Hearst. Ailes. Pulitzer. Limbaugh. The names are different, but they represent almost the exact same institutions. The New York Times was not exactly Fox News, or Clear Channel because the Times still covered important news and in other stories the Times did their due diligence in regards to responsible journalism. Then again this was not unlike the New York Times in the lead up to the war in Iraq. Judith Miller lied and the paper of record supplied the smoking gun. But mostly the rest of the paper maintained a high level of function.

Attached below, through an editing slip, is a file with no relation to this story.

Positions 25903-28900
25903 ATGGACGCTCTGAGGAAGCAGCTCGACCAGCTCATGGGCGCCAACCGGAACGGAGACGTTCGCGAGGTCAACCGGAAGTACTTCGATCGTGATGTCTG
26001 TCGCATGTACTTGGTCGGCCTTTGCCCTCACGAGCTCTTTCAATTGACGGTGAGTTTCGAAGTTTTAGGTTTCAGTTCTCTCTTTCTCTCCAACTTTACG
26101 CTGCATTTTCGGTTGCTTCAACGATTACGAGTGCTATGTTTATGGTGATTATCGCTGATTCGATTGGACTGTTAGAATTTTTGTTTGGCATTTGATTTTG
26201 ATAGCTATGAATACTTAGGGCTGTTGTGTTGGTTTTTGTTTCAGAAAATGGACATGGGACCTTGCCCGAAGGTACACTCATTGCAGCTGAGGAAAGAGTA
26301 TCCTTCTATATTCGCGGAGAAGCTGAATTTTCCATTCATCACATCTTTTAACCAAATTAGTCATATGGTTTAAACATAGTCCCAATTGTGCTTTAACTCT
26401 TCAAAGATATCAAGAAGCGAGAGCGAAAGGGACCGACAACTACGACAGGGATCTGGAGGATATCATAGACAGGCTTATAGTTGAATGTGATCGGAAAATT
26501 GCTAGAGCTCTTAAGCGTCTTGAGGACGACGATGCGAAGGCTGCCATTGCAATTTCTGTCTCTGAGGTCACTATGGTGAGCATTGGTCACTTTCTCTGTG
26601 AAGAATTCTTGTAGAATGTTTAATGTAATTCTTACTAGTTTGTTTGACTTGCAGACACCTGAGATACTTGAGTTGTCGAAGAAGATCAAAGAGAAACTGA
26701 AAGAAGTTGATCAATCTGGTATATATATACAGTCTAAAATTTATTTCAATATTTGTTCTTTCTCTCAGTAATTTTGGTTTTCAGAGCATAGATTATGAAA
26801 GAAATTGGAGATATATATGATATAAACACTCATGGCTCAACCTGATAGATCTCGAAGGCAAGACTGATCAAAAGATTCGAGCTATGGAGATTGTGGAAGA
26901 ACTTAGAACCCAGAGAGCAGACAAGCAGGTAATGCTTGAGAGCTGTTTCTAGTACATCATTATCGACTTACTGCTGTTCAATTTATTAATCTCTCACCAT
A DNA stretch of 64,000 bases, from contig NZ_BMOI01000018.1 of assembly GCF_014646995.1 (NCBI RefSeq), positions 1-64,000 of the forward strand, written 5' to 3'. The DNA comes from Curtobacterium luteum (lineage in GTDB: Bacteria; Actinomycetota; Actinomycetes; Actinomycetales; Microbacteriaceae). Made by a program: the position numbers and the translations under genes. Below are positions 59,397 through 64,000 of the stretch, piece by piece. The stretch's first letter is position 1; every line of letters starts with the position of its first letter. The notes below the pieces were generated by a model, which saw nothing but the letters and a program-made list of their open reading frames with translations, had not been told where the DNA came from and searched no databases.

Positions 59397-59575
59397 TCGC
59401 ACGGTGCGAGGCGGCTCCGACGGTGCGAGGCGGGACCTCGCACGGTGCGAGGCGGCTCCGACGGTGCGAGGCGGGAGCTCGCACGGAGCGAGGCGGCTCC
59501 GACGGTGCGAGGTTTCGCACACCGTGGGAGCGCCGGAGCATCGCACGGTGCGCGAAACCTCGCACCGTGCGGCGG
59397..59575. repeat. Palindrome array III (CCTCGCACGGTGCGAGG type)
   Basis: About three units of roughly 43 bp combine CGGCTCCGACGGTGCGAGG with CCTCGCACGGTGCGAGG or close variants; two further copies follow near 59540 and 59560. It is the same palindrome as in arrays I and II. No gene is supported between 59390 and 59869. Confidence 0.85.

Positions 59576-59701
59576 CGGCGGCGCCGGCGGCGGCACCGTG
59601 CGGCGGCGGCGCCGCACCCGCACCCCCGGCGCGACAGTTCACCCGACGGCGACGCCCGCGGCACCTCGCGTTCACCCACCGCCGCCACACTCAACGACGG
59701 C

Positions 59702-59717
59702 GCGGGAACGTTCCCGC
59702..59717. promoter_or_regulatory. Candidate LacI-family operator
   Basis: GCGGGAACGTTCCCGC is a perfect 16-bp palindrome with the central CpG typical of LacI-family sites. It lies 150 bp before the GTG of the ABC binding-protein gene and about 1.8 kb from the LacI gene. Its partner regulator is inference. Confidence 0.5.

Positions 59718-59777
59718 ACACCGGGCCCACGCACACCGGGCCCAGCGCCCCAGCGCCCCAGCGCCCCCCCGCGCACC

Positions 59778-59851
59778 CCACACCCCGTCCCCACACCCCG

As if to double down on the falsehood, the Hearst newspapers published technical diagrams of the secret Spanish torpedoes they used to sink the US ship. And was this any different than Colin Powell, who later disavowed his claims claiming he was mislead, who sat in front of Congress and told us with certainty about the chemical weapons and the yellowcake shipments? With his pluck and charisma, he confidently convinced a nation that Saddam had WMDs and could or would distribute them to our enemies. Just like the New York Times in 1898, he had diagrams, very impressive ones. But yes, this was different. These two events were about 100 years apart, plenty of time for the implications and the build up to go down the memory hole. In both cases, the casus beli had been recapitulated so many times and in so many forms that it took on its own truth and those in power felt powerless to turn the machine off. If it?s any consolation to General Powell, Captain Sigsbee of the Maine also came to believe in the torpedo theory that he first pooh-poohed. Yes, the right wing propagandists had us all bamboozled, then and now. Today the discomfiture comes upon the realization that the Internet didn?t save us. The promise of digital technology was still trumped by our atavistic reflexes so deftly played by conservatives, that when one squawks ?we?re under attack? loud enough, eventually everyone ducks and covers.